with the wealthy, mainly caused by George III making Weymouth in
Dorset his summer holiday residence from 1789. In May 1795, the
antiquarian and topographer
John Swete spent some time in
reported that although not long ago it had been no more than a fishing
village, and the best lodging house would not cost more than half a
guinea per week, it was now so fashionable that "in the height of the
season, not a house of the least consequence is to be hired for less
than two guineas a week, and many of them rise to so high a sum as
four or five."
In the first decade of the 19th century the land between the original
settlement and the sea was "landscaped"; the stream was straightened,
small waterfalls were built into it, and it was flanked by a broad
lawn and rows of new houses: The Strand on the north side and
Brunswick Place on the south. The entire layout survives remarkably
unchanged today, despite severe damage caused by a torrent of water
Dawlish Water from the
Haldon Hills on the night of 10
Also worth noting are Manor House and Brook House (both about 1800)
and some of the cottages in Old
Town Street surviving from the old
village. Dawlish's transformation from a fishing settlement to a
watering hole for Victorian celebrities is documented at the Dawlish
Museum. View of
Dawlish beach May 1881.
Isambard Kingdom Brunel
Isambard Kingdom Brunel designed a railway, which operated
on a pneumatic principle, using a 15-inch iron tube. One of the
pumping stations was in this town. The line ran right along the
seafront, but Brunel ensured that the line was carried across the
mouth of the stream on a small granite viaduct, leaving access to the
The atmospheric railway opened on 30 May 1846 and ran between Exeter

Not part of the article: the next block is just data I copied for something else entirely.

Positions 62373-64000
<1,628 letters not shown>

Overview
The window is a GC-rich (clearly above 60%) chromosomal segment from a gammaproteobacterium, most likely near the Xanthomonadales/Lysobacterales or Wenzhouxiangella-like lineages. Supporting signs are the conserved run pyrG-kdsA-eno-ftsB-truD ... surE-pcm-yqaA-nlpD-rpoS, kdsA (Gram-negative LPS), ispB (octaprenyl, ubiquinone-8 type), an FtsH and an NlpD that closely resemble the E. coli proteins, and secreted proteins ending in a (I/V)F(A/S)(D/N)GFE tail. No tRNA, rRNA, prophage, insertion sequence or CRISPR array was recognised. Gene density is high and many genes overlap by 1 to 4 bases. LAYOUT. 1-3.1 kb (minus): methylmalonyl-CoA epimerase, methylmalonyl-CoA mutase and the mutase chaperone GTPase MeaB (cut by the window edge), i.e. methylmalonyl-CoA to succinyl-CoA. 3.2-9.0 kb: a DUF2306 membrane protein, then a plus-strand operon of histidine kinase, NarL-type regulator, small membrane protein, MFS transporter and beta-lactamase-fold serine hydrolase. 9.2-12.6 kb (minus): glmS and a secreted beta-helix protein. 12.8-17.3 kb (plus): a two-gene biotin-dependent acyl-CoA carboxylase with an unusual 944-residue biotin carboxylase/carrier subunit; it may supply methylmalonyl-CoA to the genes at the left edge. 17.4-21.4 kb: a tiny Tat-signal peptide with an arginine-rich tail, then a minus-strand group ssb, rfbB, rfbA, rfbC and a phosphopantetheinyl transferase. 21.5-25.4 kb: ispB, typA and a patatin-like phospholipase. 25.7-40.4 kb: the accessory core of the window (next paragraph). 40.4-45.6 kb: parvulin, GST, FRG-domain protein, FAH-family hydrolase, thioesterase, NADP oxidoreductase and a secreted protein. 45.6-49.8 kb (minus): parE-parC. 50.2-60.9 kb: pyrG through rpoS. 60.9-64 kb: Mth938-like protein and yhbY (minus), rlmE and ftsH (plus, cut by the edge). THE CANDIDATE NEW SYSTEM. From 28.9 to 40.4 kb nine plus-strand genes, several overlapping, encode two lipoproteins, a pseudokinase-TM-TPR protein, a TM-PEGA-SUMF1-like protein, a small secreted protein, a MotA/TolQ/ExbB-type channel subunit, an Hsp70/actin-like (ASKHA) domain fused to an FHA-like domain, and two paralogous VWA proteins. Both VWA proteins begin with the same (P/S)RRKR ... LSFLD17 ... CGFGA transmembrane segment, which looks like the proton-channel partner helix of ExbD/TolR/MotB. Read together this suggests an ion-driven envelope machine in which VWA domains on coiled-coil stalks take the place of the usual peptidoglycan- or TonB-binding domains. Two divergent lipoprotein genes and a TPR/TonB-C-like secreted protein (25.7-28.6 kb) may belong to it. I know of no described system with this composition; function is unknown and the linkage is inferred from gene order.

St. Davids and
Newton Abbot . The first passenger train ran in
September 1847, but the project was besieged with problems mainly with
the leather sealing valve, which after 12 months of use needed
replacing at a cost of £25,000. South
Devon Railway directors
abandoned the project in favour of conventional trains: the last
atmospheric train ran in September 1848.
Sidmouth in 1801,
Jane Austen spent a long holiday at
Dawlish in 1802, later complaining about its "particularly pitiful and
wretched library". She mentioned the town several times in her 1811
novel Sense and Sensibility. In Charles Dickens' Nicholas Nickleby
(1838–39) the protagonist inherits a small farm near Dawlish. The
novelist and poet
Margaret Holford died in
Dawlish on 11 September
1852, aged 84. View from
Dawlish station to the south-west toward
the scenic tunnelled coastal section of line.
Dawlish railway station is situated in the town centre next to the
beach. It is served by trains to most stations in Devon, and to London
and further afield. The line is noted as one of the most memorable
stretches of track in Britain for its natural beauty, although at a
very high cost to
Network Rail as it is one of the most expensive
lines to maintain due to the continual battle with sea erosion .